Thursday, 4 February 2016

Return of the Odd Couple.

It's been great getting out with my old sparring partner THE Howdon Blogger . It had been months rather than weeks due to his better halves ill health but hopefully it will be more often. The last two Saturday morning we have gone to the Derwent River area, initially to see the Starlings leaving their roost at Shibdon Pond, but also to call at one of our favourite spots on the Derwent where there is a small island where there is shallow fast water around it and a small vertical bank on one side. It's about the best place i know of locally for Dippers but Grey Wagtails, Goosanders & Sand Martins are regulars and while we've been there the last couple of weeks it turns out sightings of Otter have been made, something i didn't know of, but look forward to. The only downside to the Derwent visit is that it is on a very popular dog walking & cycling route and as the morning progresses it gets busy so the earlier we get there the better. Rounding off at Far Pastures where you more often than not see more around the car park than from the hide despite the nice body of water and reed beds that are there but lack the management it once had due to cutbacks.
We were slightly too late on our first visit to Shibdon and although saw the Starlings leave the pond weren't in the position i had hoped for. We did get there early enough last week and it was a fabulous experience that was over all too fast. It did last for 10 / 15 minutes from the Starlings first movements around the reeds to them leaving. I had been told by local "expert" George Simpson (if you search his name of You Tube you will see his morning & evening videos of the past weeks, great footage of the murmurations on numerous occasions) that up to 4 Sparrowhawks could lie in wait and the Starlings know this and moved about the reed beds constantly before departing. I'm not talking hundreds here but thousands of birds moving about the reeds is quite a sight in itself. Two large groups numbering thousands left intially within 30 seconds of each other with 2 Sparrowhawks in the air with them. George, who we spoke to just after, had a Sparrowhawk landing on the boardwalk close by with a squealing Starling in its grip before despatching it then flying off. Other groups of 20, 30 40 ish left over the next ten minutes. We stood wondering which was the best strategy.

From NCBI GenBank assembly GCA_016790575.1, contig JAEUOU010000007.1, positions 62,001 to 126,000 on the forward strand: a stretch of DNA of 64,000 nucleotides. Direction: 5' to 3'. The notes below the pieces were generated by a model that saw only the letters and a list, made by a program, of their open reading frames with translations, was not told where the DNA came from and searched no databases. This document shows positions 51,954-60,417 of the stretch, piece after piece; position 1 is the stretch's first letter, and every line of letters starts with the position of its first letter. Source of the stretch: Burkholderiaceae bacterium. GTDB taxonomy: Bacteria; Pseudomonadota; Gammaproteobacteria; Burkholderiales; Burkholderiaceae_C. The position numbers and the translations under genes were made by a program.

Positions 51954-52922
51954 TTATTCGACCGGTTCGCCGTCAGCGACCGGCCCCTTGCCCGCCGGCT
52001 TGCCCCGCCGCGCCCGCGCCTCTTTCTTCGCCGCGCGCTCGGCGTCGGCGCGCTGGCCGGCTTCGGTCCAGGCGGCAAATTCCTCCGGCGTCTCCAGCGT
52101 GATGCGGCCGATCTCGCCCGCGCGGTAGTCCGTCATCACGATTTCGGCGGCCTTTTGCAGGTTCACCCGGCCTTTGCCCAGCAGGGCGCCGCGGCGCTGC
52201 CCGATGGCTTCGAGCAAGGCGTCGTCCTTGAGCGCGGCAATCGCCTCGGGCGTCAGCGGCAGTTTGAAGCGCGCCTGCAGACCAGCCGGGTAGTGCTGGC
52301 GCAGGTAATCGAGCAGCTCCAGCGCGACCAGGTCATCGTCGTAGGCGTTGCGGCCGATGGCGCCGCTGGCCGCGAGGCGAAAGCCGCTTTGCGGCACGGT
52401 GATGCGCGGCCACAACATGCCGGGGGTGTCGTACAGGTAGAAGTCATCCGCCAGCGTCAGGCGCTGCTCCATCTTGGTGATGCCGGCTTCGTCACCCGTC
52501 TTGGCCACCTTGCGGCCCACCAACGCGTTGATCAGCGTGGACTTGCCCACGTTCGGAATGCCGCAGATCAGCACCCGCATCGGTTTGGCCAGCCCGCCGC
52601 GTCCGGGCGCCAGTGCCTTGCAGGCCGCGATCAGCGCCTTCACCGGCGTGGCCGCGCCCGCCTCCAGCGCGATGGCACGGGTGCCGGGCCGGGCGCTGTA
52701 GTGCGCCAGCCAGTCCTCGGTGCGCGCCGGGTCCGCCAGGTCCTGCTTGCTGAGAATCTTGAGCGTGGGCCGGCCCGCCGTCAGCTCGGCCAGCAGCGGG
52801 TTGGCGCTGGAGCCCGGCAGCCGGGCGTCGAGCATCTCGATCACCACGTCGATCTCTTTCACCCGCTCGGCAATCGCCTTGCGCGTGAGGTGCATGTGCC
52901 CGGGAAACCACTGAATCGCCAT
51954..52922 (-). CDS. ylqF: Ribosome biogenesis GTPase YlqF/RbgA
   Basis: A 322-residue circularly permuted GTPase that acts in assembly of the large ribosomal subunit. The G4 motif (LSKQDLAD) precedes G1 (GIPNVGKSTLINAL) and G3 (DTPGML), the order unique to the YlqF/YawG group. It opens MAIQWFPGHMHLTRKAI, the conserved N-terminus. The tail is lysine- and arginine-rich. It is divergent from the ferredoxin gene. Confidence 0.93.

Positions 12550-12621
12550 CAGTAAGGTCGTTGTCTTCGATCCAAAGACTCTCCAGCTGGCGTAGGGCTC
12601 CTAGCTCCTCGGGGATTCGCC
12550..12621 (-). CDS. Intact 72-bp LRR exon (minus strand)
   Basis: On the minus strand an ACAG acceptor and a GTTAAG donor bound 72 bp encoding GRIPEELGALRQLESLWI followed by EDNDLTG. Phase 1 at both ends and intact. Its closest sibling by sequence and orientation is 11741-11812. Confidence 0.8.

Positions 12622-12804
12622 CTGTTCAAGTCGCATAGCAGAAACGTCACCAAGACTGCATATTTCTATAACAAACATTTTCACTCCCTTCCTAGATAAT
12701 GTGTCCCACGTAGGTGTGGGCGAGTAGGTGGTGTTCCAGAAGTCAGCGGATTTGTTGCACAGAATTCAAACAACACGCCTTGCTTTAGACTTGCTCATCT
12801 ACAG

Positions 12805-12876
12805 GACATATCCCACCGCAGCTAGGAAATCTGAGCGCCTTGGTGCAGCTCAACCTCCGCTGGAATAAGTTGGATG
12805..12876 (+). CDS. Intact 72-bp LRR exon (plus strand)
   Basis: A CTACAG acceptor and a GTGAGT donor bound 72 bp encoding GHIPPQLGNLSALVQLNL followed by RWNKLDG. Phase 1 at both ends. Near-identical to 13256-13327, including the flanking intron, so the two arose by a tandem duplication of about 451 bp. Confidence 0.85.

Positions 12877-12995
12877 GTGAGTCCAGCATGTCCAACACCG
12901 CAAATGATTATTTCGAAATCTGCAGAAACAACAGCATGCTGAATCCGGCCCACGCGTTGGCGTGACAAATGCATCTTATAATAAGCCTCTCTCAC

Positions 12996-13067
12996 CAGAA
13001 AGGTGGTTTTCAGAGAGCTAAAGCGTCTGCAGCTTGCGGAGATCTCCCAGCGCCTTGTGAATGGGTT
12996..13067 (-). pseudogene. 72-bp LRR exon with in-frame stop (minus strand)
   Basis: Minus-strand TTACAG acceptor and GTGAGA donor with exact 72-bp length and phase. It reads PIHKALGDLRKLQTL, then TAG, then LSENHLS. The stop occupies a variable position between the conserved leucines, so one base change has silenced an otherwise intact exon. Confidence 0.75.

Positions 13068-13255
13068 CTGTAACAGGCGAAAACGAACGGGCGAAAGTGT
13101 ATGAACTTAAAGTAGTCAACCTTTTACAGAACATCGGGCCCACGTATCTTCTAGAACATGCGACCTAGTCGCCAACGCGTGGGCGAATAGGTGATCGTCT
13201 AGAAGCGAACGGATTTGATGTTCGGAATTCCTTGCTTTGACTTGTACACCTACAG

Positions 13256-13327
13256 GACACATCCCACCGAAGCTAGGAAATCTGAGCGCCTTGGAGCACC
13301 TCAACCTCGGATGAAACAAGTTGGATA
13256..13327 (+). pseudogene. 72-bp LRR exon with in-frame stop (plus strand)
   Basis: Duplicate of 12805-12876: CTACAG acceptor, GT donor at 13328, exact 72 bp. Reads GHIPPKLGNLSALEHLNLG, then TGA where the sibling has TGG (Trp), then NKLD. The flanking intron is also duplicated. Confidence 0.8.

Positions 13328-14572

Only the one Dipper on the Derwent this week but last Saturday we had four, two of which displayed and called, with a third in close attendance. A fallen tree where the Dippers were is slightly further upstream and away from the noise of the faster water so the sounds they made were the best i had ever heard. Unfortunately the branches of the tree stopped us getting any images of the event. I did however get a pleasing shot of a male Kestrel that landed on the island and ratched around in the undergrowth looking for a bite to eat.
Looking for his bait.


  1. Divent menshun sparring, I thought ye were ganna box my lugs for not ganning oot with ya

  2. Divent menshun sparring, I thought ye were ganna box my lugs for not ganning oot with ya

  3. LOL.
    Seconds out , round 1. DING DING